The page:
Thi langwij a thi guhtr
in Bad English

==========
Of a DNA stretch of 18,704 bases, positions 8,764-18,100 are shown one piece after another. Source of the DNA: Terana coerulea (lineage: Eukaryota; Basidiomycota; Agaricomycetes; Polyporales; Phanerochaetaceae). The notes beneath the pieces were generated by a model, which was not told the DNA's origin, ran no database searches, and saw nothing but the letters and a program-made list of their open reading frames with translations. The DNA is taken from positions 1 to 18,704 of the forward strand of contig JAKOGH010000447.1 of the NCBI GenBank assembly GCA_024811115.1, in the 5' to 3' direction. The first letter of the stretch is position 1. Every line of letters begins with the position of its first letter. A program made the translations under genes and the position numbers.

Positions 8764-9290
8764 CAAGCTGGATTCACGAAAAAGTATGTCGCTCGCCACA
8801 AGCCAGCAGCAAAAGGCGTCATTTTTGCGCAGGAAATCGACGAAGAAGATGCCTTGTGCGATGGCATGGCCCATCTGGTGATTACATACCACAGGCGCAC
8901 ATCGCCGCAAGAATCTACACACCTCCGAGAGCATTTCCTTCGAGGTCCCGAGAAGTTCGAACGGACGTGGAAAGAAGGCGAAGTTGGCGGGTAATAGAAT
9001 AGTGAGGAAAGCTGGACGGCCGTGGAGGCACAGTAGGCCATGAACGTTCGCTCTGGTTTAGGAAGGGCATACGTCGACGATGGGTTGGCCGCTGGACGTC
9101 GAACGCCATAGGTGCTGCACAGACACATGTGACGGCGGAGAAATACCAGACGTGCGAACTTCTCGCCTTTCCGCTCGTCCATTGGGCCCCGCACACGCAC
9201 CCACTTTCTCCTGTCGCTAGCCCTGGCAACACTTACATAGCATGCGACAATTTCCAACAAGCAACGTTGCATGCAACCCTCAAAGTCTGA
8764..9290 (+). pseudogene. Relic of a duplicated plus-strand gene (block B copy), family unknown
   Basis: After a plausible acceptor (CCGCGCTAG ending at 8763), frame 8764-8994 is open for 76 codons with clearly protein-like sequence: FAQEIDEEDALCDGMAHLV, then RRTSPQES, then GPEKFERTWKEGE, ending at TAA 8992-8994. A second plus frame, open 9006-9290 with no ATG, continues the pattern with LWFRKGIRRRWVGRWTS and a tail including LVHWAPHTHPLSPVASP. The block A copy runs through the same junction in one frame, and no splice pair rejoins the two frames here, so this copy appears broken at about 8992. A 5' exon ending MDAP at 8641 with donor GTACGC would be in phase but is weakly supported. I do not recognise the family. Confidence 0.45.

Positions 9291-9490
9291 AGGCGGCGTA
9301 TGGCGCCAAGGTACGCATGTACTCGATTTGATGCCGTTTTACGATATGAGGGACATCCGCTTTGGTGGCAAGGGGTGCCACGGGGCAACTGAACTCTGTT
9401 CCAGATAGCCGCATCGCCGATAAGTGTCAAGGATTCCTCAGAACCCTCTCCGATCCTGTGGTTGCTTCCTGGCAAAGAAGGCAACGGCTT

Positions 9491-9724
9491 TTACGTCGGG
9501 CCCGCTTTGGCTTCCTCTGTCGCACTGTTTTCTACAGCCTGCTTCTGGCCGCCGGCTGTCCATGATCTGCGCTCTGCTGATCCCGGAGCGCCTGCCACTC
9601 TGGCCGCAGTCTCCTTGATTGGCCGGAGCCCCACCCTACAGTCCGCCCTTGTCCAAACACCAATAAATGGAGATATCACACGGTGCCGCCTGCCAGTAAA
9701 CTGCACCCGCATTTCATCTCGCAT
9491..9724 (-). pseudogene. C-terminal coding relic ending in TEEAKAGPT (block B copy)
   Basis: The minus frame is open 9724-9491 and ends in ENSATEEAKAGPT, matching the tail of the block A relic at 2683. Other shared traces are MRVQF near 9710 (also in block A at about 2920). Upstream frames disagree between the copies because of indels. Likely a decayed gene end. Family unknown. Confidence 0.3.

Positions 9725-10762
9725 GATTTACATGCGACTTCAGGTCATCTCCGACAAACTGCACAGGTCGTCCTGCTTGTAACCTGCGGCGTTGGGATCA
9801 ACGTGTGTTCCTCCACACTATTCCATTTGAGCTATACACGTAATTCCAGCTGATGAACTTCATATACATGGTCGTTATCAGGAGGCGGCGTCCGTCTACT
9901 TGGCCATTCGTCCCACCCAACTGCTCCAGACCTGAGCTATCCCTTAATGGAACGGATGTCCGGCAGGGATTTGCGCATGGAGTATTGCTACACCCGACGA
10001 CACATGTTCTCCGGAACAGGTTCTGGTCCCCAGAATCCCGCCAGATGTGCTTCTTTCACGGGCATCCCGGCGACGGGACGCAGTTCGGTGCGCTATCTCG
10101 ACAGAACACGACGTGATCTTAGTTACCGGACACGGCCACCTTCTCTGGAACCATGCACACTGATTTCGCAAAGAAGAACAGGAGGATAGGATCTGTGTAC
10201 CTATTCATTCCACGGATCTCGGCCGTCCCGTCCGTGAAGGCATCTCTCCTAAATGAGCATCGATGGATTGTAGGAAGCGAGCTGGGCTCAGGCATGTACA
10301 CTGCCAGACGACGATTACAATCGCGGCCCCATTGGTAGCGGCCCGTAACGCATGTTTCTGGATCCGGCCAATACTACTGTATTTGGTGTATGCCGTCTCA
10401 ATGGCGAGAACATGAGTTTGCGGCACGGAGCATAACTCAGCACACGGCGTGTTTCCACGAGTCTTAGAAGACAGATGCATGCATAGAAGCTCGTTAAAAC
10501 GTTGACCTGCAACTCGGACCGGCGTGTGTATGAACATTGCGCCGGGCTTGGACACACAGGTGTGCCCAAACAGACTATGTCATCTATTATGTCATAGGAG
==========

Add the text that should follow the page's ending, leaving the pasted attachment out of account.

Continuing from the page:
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Chapter one considers the language politics of Scotland, in relation to claims for Scottish postcoloniality, as a way into considering the work of Scottish writers James Kelman and Tom Leonard. In their essays, as well as their prose and poetry respectively, both probe the evident distance between the written norms of Standard English and the Scots language-world of white working-class Glasgow, finding in the dynamics between writing and speech a synecdoche of the class system. As this chapter argues, Leonard and Kelman both in different ways draw on postcolonial literature, anticolonial politics, and Chomskyan linguistic thought, and claim solidarity in particular with Caribbean and black British writers, seeking on the grounds of language to reconcile a committed literary localism with an expansive anticolonial internationalism.

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